Larry Ellison selects top two brass to fill CEO role

David Louie Image
Friday, September 19, 2014
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Larry Ellison steps down as CEO of Oracle and names two successors.

REDWOOD CITY, Calif. (KGO) -- On Thursday, the man who had the vision and drive to create Oracle decided he has had enough at the top of the corporation.

The reasoning behind Larry Ellison's decision to step down isn't entirely clear. At age 70, he has been at the helm at Oracle for 37 years; the longest run of a tech company CEO.

But he's not going away. He will become Chairman and Chief Technology Officer. Operations, finance, marketing and sales will be turned over to two lieutenants, Safra Catz and Mark Hurd. It allows Ellison to focus on engineering at a time when the company is facing mounting competition from cloud-based database services.

The big announcement came on a day when Oracle's earning missed expectations and Oracle has growth challenges.

Terry Connelly is a former investment banker and Dean Emeritus at the Golden Gate University Ageno School of Business.

"He wants to make it the biggest cloud company in the world, but right now it's really only five percent of the business, and really only the main part of the business that's growing," said Connelly.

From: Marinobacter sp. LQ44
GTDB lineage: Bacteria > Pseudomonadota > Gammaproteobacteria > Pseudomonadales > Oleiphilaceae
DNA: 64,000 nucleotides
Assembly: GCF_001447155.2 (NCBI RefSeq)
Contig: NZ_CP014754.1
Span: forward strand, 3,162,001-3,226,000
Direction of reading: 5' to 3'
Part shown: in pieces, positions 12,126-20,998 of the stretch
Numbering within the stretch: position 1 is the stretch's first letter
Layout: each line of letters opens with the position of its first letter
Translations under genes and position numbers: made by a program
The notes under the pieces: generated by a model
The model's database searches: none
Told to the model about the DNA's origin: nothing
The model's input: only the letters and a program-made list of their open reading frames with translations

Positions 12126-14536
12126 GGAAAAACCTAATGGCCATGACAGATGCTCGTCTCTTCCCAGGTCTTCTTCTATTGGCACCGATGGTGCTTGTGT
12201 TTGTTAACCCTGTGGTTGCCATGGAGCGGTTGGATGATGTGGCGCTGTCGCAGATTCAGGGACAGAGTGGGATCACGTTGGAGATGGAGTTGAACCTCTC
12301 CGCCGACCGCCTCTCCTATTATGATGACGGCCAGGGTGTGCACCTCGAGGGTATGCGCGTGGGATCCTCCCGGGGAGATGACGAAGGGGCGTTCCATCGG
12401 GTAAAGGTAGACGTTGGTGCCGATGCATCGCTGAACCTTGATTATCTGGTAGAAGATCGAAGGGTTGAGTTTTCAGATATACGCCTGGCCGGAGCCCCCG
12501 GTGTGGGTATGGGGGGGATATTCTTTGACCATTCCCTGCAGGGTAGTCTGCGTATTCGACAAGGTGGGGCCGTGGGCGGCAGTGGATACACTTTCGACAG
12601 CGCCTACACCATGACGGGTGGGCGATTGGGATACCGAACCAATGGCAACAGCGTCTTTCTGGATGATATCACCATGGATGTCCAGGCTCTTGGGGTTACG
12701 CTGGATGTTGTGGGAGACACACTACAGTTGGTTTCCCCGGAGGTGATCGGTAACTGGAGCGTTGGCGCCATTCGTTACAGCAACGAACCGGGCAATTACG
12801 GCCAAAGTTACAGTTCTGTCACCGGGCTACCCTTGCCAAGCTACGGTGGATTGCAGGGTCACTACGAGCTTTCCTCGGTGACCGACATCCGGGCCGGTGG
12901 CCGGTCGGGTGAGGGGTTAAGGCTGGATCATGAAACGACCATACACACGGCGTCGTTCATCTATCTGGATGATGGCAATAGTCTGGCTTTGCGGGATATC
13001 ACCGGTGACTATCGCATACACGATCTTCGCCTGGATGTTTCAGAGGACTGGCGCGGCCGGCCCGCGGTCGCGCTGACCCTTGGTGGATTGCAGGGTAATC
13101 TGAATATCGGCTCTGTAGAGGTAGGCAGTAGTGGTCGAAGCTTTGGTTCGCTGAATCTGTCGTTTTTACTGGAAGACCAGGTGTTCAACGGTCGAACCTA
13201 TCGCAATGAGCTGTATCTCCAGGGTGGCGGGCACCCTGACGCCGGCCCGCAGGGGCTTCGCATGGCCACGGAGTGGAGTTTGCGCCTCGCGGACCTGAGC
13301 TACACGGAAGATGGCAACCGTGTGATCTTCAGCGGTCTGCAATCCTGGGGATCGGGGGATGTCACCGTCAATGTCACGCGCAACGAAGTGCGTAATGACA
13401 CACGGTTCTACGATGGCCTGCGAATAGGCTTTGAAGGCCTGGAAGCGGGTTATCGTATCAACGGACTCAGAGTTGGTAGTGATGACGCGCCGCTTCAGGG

Ellison does appear to be following in the footsteps of Microsoft's Bill Gates, who also moved up to Chairman after being CEO. Ellison made a salary of $77 million last year, but there's no indication how changing titles will impact his pay.

Oracle has already made Ellison rich. Forbes ranks him the fifth wealthiest person in the world, worth an estimated $51 billion. He has mansions. He owns most of the island of Lanai in Hawaii. He also can afford to engage in yacht racing, a passion that led to the America's Cup being held in San Francisco Bay last year. Ellison's team has won two times.

Some analysts argue there might be confusion over who's the captain with both Catz and Hurd at the helm of Oracle.

"The ship, only at the end of the day can sail best with only one captain, and you don't tend to give that up in the middle of something of a storm," said Connelly.